In this provocative and in-depth history of several decades of recent Buffalo city politics, Neil Kraus examines the local political causes behind geographic concentrations of poverty. Race, Neighborhoods, and Community Power makes the compelling case that policy adopted at the local level has had a significant impact on the development of low-income, segregated urban neighborhoods. By examining the policy areas of urban housing, urban renewal, education, fair housing, as well as several major development decisions, Kraus offers a detailed, step-by-step investigation of how each policy decision affected the segregation of the city's east side, and thus provides a new perspective on the debate over concentrated urban policy.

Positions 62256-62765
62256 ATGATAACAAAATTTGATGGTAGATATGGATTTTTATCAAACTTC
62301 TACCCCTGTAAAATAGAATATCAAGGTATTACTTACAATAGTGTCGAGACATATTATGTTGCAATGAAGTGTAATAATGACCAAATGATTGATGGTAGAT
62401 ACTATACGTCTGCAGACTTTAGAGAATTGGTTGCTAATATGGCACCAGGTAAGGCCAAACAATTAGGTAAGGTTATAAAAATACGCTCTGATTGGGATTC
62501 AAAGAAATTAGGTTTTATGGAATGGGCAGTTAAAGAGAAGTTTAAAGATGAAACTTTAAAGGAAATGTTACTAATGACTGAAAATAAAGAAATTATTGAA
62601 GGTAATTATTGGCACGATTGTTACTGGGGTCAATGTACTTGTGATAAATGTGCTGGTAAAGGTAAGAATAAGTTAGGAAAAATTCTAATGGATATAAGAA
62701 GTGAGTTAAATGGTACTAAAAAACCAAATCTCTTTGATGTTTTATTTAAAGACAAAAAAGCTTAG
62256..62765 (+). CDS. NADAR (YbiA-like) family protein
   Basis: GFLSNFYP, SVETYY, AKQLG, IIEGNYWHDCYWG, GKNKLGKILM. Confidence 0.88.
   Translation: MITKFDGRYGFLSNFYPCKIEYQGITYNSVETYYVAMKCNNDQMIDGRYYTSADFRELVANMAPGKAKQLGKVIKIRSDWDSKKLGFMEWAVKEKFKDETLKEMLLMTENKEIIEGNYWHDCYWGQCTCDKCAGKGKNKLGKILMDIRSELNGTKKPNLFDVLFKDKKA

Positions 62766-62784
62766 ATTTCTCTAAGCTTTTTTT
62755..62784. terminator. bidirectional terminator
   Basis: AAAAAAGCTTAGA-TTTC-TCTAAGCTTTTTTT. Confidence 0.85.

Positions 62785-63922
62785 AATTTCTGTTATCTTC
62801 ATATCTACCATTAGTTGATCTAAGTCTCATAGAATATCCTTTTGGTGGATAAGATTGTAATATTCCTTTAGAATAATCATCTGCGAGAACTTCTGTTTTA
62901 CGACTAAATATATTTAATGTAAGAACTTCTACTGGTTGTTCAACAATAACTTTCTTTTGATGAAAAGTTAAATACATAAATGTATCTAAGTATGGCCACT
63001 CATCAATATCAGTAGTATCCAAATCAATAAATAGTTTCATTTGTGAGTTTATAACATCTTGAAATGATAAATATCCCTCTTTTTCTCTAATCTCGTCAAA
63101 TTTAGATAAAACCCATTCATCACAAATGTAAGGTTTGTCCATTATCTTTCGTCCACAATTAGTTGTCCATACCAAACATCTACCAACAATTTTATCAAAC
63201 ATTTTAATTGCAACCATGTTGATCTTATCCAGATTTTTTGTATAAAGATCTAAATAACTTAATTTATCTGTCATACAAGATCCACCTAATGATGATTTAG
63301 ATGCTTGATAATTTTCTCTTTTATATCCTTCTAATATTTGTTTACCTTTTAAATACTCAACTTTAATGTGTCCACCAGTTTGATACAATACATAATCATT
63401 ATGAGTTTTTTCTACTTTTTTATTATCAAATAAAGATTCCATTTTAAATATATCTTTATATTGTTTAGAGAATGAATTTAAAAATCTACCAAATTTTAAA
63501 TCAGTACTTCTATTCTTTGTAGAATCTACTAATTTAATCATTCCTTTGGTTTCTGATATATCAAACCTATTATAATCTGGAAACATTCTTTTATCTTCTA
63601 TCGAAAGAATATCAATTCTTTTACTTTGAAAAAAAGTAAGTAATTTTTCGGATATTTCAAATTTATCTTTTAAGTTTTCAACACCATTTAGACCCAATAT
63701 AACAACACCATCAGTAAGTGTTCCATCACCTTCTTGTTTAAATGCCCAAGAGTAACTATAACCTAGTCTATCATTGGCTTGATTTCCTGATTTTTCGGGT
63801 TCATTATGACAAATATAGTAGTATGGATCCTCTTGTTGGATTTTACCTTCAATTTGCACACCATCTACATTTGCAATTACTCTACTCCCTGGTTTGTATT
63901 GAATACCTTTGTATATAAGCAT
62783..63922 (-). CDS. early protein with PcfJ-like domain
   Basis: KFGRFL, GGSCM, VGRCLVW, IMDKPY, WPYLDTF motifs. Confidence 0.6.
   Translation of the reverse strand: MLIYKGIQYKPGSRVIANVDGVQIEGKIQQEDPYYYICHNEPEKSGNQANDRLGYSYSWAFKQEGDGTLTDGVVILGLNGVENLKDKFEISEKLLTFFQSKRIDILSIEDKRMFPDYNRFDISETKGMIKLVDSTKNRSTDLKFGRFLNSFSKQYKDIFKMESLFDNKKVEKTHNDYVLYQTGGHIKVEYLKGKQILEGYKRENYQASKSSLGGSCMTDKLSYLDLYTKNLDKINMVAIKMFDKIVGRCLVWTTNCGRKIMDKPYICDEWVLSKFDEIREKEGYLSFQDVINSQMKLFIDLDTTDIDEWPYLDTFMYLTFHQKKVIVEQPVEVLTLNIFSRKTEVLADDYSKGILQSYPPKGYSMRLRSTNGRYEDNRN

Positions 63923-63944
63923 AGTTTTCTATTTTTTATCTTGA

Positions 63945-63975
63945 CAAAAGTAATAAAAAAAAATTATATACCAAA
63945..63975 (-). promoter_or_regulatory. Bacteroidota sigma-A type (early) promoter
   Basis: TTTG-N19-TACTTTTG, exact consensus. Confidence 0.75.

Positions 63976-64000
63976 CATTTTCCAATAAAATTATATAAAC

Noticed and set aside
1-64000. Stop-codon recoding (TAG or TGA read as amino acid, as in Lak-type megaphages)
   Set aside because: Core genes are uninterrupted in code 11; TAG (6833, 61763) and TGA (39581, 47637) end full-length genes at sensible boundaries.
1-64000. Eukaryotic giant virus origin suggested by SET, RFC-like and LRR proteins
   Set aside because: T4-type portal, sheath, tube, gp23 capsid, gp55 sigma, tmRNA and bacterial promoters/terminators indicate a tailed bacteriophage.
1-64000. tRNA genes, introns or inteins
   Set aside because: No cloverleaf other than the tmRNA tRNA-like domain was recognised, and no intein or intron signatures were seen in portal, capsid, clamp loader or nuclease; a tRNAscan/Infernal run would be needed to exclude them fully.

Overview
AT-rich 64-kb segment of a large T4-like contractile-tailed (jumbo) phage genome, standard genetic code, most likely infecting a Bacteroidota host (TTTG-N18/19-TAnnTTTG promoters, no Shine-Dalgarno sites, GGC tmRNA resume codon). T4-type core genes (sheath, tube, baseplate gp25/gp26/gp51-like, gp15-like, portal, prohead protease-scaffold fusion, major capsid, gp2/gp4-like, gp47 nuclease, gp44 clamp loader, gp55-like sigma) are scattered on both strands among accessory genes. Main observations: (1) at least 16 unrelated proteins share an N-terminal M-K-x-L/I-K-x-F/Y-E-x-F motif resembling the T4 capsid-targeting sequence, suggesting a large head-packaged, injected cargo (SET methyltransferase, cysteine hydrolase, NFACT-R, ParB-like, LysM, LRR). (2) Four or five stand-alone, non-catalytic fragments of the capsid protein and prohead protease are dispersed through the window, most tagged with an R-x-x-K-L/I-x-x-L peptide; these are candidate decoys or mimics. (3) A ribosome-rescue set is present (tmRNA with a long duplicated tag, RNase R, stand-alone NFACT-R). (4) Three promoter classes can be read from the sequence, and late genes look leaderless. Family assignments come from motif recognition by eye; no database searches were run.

About the Author
Neil Kraus is Assistant Professor of Political Science at Hamline University.